Gavin W. Burris on 17 Jun 2013 07:55:02 -0700

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Re: [PLUG] XFS on CentOS-5.9

Hi JP,

I have multiple 100TB file systems in production.  I would strongly
recommend going 64-bit, because with such a large filesystem you are
likely to allocate large amounts of memory for a filesystem repair at
some point.  I actually have two 100GB swap partitions preconfigured for
this likelihood.  I believe the general rule is to have 2GB of memory
for every 1TB of filesystem, varying with your inode count.

I would recommend putting XFS on top of LVM, so that you can stripe
across multiple devices.  LVM will also allow you to grow the volume
when needed.

Another thing to look out for are subdirectory NFS shares.  You will be
unable to share a subdirectory of a large XFS filesystem.  Make sure you
are OK sharing and mounting the root of the target NFS filesystem,
otherwise it fails.  I believe this is a shortcoming in the current NFS
code, not being able to address subdirectory inodes past the 32-bit


On Wed, Jun 12, 2013 at 05:40:01PM -0400, JP Vossen wrote:
> Short version: what, if anything, is going to bit me for using a
> 26TB XFS filesystem on CentOS-5.9?
> Details:
> I recently had a problem trying to format a partition larger than
> 16TB on CentOS-5.9 on a Dell PE720 with 8x4TB drives in a PERC H710
> hardware RAID5.  Neither ext3 nor ext4 would work, even though in
> theory, and possibly with newer 'e4fsprogs', ext4 should work (after
> 'yum install e4fsprogs' since that's not in the stock install).  I
> had a multitude of problems, all of which boiled down to:
> 	1) CentOS-5.9 is *old*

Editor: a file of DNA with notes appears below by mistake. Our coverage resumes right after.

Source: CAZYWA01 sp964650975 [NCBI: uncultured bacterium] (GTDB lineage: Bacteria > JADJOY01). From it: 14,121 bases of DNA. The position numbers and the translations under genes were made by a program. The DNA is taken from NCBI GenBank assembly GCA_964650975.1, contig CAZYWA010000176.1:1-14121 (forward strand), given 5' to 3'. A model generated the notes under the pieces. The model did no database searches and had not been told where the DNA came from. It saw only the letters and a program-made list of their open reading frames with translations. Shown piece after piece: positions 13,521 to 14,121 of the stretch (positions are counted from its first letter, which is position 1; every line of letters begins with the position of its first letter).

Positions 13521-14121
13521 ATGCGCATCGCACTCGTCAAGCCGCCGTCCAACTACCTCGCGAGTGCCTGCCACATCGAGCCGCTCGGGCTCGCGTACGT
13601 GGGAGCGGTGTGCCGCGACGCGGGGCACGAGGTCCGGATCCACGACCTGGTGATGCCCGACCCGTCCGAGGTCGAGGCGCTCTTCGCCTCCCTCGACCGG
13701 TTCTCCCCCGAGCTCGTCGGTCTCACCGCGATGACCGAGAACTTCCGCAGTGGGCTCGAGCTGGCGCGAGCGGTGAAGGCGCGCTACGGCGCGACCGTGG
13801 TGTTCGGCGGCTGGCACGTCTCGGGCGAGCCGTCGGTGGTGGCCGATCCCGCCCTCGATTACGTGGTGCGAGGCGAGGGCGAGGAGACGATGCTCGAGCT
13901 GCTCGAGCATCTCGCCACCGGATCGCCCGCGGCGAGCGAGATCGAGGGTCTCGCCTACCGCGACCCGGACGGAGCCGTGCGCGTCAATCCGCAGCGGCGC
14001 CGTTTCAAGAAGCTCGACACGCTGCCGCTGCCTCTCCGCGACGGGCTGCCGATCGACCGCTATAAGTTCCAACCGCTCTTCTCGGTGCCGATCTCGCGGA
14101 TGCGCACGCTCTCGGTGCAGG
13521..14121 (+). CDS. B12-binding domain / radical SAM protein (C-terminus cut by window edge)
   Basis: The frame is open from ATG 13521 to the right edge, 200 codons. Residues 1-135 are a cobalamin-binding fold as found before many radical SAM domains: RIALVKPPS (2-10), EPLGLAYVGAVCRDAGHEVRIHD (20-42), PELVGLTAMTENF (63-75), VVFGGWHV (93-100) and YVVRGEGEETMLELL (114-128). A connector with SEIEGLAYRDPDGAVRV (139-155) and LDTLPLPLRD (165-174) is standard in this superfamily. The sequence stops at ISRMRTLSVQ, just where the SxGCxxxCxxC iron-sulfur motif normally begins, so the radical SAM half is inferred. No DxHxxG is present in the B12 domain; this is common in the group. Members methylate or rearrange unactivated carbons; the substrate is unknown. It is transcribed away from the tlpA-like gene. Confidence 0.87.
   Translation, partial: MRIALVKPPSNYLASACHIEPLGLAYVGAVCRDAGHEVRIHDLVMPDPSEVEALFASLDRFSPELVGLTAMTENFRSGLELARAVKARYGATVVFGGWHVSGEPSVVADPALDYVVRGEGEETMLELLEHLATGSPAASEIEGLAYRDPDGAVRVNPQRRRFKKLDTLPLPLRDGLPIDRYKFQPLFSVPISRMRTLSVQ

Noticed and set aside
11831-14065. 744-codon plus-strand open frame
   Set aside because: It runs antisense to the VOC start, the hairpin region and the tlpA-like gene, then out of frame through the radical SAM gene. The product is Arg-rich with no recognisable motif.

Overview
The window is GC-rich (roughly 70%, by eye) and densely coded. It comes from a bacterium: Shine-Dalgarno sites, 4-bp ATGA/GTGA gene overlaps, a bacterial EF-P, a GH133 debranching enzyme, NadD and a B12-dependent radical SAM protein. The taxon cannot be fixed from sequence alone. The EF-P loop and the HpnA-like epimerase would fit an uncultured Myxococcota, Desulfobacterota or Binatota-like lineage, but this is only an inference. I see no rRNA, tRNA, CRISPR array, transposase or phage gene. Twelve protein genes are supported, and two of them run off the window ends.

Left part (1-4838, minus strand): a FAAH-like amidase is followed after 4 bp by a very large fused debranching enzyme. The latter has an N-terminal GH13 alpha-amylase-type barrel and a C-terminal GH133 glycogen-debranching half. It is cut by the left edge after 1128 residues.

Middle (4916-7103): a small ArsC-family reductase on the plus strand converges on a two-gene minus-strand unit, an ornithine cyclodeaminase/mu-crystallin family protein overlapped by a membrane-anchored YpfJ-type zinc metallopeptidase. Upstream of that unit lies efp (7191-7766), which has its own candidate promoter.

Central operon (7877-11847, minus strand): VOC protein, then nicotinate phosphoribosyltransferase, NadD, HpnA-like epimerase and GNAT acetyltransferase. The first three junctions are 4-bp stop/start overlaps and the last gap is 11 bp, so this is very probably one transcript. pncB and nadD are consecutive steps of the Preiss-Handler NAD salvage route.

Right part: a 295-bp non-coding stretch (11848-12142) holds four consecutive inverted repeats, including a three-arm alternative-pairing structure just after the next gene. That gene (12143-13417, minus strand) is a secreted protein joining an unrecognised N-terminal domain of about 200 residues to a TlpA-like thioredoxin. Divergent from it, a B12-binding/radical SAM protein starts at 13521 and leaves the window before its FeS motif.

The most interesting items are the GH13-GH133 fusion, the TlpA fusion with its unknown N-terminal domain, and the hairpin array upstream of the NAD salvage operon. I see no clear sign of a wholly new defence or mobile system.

> 	2) 32-bits is not enough
> I am running x86_64, but with CentOS-5 at least, there are still far
> too many i386 tools and libs installed and I was hitting:
> 	mked4fs 1.41.12 (17-May-2010)
> 	mkfs.ext4: size of device /dev/sdb1 too big to be expressed in 32
> bits using a blocksize of 4096
> Interestingly, I was hitting that at 17.6TB, *not* the "16TB limit"
> that everyone else talks about (yes, I know the meaning of "TB" is
> fuzzy . As far as I can tell, using 8k block sizes on i386 or x86_64
> is not allowed, attempts to remove the 32-bit libs failed for
> dependencies, and "-O 64bit" also failed as above.
> 	mkfs.ext4 -O 64bit,has_journal,extent,huge_file,flex_bg,uninit_bg,dir_nlink,extra_isize
> -m2 -L /data /dev/sdb1
> On the other hand, XFS was backported into the CentOS stock repos,
> and that Just Worked, so far at least:
> 	yum install xfsprogs
> 	parted -s /dev/sdb mklabel gpt
> 	parted -s -- /dev/sdb mkpart primary xfs 0 -1
> 	  # -s = script mode, no prompts
> 	  # -- = end of options, rest are arguments
> 	  # Start at 0 and end at '-1' = whole disk, no matter what size
> 	mkfs.xfs -fL /data /dev/sdb1
> 	  # -f  = Force
> 	  # -L  = Set new volume label
> That worked and was *far* faster, seconds to format 26TB as opposed
> to 20-30 minutes for ext4 to format 17.6TB on pretty fast hardware.
> So...what, if anything, is going to bit me for using this?
> Thanks,
> JP
> ----------------------------|:::======|-------------------------------
> JP Vossen, CISSP            |:::======|
> My Account, My Opinions     |=========|
> ----------------------------|=========|-------------------------------
> "Microsoft Tax" = the additional hardware & yearly fees for the add-on
> software required to protect Windows from its own poorly designed and
> implemented self, while the overhead incidentally flattens Moore's Law.
> ___________________________________________________________________________
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Gavin W. Burris
Senior Systems Programmer
Information Security and Unix Systems
School of Arts and Sciences
University of Pennsylvania
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